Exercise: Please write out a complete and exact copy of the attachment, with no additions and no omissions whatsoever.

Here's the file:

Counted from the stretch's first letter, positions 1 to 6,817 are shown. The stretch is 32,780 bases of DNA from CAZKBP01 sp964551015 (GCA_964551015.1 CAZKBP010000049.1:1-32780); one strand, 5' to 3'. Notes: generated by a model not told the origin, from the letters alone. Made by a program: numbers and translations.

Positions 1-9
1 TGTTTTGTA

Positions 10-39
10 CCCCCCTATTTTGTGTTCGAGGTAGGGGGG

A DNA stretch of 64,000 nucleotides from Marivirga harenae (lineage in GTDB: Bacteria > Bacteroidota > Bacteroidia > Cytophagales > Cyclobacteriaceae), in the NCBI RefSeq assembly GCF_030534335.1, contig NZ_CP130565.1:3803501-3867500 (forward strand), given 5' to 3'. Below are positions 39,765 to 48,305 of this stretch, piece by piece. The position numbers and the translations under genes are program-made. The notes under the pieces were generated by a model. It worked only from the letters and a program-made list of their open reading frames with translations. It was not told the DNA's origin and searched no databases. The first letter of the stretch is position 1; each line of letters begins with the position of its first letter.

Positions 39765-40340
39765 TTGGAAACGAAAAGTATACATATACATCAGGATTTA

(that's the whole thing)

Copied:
Counted from the stretch's first letter, positions 1 to 6,817 are shown. The stretch is 32,780 bases of DNA from CAZKBP01 sp964551015 (GCA_964551015.1 CAZKBP010000049.1:1-32780); one strand, 5' to 3'. Notes: generated by a model not told the origin, from the letters alone. Made by a program: numbers and translations.

Positions 1-9
1 TGTTTTGTA

Positions 10-39
10 CCCCCCTATTTTGTGTTCGAGGTAGGGGGG

A DNA stretch of 64,000 nucleotides from Marivirga harenae (lineage in GTDB: Bacteria > Bacteroidota > Bacteroidia > Cytophagales > Cyclobacteriaceae), in the NCBI RefSeq assembly GCF_030534335.1, contig NZ_CP130565.1:3803501-3867500 (forward strand), given 5' to 3'. Below are positions 39,765 to 48,305 of this stretch, piece by piece. The position numbers and the translations under genes are program-made. The notes under the pieces were generated by a model. It worked only from the letters and a program-made list of their open reading frames with translations. It was not told the DNA's origin and searched no databases. The first letter of the stretch is position 1; each line of letters begins with the position of its first letter.

Positions 39765-40340
39765 TTGGAAACGAAAAGTATACATATACATCAGGATTTA